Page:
More sophisticated, and costlier at $4,500,  is the Oasis by Neuromonics Inc. A device that is similar to an MP3 player, it “plays baroque and new age music customized to provide more auditory stimulation in patients’ lost frequencies as well as a ‘shower’ sound to relieve the tinnitus.” According to the company, the brain is gradually trained to filter out the internal noise. “Users listen to the program for two hours daily for two months, then the shower sound is withdrawn for four more months of treatment.” Duke University political science professor Michael Gillespie, claimed the device helped him after he got tinnitus from an ear infection. He says he became accustomed to hearing the music, and then his brain filled in with less irritating sounds.

Some people find tinnutis a cause for anxiety. As mentioned earlier, I identified the “ringing” in my ears with old age. I would’ve dwelt upon other illnesses associated with the elderly, making me a captive of my own fears. Luckily my bouts of tinnitus only last several seconds. “Researchers long theorized–and have now seen on brain scans–that the limbic system, the brain’s primitive fight-or-flight response, is highly activated in some tinnitus sufferers. Patients often have generalized anxiety disorder or depression and a few become suicidal; but its unclear which came first.”  Antidepressants or anti-anxiety medication can bring relief for some. Stress can bring on tinnutis, so that alternative health practices can be helpful, like yoga, acupuncture, deep breathing, biofeedback or exercise.  Supplements such as ginkgo, zinc, magnesium, as well as other over-the-counter remedies are advertised to relieve tinnutis, but are not supported by scientific research.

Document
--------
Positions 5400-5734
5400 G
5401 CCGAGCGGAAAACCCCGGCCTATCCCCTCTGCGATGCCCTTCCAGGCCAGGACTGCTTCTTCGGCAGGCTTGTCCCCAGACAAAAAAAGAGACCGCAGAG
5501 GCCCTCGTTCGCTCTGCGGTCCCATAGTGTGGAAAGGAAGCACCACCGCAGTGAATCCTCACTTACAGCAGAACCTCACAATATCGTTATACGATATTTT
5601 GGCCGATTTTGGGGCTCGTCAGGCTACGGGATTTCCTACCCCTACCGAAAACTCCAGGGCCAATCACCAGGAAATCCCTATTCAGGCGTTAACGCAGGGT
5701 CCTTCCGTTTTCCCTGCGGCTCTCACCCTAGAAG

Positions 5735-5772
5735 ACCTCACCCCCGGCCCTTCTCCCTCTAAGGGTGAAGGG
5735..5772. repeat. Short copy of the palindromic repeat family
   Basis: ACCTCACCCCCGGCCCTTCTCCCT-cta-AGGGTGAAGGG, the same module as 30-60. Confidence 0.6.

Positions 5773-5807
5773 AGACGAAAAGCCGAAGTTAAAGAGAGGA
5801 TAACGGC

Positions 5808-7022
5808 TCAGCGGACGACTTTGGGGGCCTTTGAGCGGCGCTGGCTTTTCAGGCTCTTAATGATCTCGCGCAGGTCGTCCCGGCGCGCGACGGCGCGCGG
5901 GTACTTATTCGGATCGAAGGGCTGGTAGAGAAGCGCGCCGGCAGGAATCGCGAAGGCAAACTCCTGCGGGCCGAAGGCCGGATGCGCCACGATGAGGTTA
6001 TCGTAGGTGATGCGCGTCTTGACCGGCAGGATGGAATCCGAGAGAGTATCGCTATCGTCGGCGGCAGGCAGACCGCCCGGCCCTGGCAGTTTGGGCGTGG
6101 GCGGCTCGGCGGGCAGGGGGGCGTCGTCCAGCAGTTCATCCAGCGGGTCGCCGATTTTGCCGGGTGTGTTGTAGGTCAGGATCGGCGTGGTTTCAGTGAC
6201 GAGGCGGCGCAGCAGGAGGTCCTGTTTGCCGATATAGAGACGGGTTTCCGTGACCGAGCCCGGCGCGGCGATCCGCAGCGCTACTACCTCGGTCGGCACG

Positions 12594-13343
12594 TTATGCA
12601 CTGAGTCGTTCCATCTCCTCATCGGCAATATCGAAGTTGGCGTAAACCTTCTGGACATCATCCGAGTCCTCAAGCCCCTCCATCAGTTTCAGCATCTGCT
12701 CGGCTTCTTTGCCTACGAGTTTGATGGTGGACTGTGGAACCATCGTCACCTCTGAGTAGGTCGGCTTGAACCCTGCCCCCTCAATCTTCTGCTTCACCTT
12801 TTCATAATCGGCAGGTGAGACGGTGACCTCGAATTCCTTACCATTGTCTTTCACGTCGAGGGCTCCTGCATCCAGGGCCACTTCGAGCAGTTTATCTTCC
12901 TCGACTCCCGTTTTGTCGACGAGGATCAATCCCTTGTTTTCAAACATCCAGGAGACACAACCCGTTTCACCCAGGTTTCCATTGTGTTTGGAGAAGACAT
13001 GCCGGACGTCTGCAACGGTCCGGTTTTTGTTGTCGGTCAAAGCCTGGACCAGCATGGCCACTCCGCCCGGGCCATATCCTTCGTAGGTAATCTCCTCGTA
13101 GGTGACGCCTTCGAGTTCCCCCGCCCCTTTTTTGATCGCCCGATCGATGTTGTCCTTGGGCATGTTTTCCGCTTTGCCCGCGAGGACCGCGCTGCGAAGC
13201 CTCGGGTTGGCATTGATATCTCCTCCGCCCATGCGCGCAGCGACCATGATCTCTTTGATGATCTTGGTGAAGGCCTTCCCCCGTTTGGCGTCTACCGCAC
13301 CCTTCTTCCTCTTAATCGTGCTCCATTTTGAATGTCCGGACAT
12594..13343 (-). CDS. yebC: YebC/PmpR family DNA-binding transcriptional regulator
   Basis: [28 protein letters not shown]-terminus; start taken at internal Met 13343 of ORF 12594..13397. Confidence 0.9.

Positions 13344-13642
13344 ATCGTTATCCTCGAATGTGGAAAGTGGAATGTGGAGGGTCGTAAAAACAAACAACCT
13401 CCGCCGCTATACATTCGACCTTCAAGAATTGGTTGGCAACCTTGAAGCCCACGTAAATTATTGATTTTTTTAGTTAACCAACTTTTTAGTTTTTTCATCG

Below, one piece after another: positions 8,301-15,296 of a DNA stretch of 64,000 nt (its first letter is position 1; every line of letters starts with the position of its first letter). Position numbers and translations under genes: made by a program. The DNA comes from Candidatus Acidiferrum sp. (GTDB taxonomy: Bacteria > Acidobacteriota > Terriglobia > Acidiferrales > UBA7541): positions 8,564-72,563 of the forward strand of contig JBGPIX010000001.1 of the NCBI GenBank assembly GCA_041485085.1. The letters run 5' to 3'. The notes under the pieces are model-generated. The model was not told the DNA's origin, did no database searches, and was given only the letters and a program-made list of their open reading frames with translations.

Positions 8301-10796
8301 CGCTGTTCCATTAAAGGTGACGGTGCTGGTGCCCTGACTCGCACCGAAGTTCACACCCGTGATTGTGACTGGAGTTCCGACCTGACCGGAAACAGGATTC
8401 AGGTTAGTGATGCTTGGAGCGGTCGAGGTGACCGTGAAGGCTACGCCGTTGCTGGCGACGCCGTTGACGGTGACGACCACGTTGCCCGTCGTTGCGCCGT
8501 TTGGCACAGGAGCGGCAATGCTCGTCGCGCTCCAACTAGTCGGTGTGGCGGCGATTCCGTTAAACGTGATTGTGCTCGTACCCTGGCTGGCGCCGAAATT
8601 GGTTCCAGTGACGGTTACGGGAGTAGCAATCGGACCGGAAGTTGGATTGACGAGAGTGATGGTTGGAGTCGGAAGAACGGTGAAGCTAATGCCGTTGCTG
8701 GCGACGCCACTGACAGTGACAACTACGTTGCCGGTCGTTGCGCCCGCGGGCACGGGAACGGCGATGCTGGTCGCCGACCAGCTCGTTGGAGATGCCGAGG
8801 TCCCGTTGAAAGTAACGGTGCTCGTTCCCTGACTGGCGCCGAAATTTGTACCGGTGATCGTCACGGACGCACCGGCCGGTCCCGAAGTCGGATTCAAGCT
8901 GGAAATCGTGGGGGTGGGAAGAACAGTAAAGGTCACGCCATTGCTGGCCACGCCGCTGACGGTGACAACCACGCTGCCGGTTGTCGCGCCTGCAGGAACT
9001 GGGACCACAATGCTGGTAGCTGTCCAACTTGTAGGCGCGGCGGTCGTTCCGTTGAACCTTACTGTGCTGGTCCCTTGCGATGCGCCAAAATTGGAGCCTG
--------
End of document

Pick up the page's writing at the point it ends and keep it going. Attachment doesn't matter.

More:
RTMS, repetitive Transcranial Magnetic Stimulation, a new magnetic pulse treatment has served to treat severely depressed patients for years. Some found that it also stopped the ringing in their ears. Patients feel the treatment is “like a mild tapping on the head and brings no harmful effects.” Brain scans are done to identify tinnutis. Those with severe cases are found to suffer abnormal “communication between parts of the brain responsible for hearing and maintaining attention.” Dr. Jay Piccirillo, a otolaryngologist at Washington University in St. Louis, likens rTMS to “shaking an Etch-a-Sketch to erase an old picture.” Pulses are sent through the skull by a magnetic coil that is placed over the auditory cortex outside the head, to disrupt the faulty communications.

Cognitive behavioral therapy has been found to be one of the most effective treatments for tinnutis. Patients are treated for their emotional reactions to the ailment, not the noise itself. ” ‘The goal is to make your tinnitus like your socks and shoes–you’re wearing them, but you’re not actively thinking about them,’ says Dr. Chandrasekhar.” Or as one patient, Mark Church, an entrepreneur and investor, put it ” ‘It’s like living near an airport. After you’ve lived there for a while, you don’t pay attention to the planes…’ ” Having lived with tinnutis for 11 years, Church favors being in his shower, where the water drowns out the noise. Duke University Medical Center psychologist Michelle Pearce, begins therapy by having her patients identify “the automatic negative thoughts they have about tinnutis.” One claimed no one would marry her, while others felt their lives were over. Working with them, Dr. Pearce helped them realize that their lives didn’t revolve around tinnutis, that it was only one aspect which could be managed.

The local, evening news ran a segment about the growing effects of tinnutis, especially amongst youngsters. At fault it seems is the ramping up of noise levels with the invention of  iPods and the like. Looks like what use to be an old age issue is now open to all ages. It’s not something I want for myself at 61, so it’s unfortunate that 12 year olds can now suffer “ringing” in their ears as well. It took me 50 years to experience what can affect them in their youth… if they’re not careful.

before their time, here’s hoping youngsters don’t get old…hugmamma.

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hugs for sharing some brief thoughts...and keeping them positive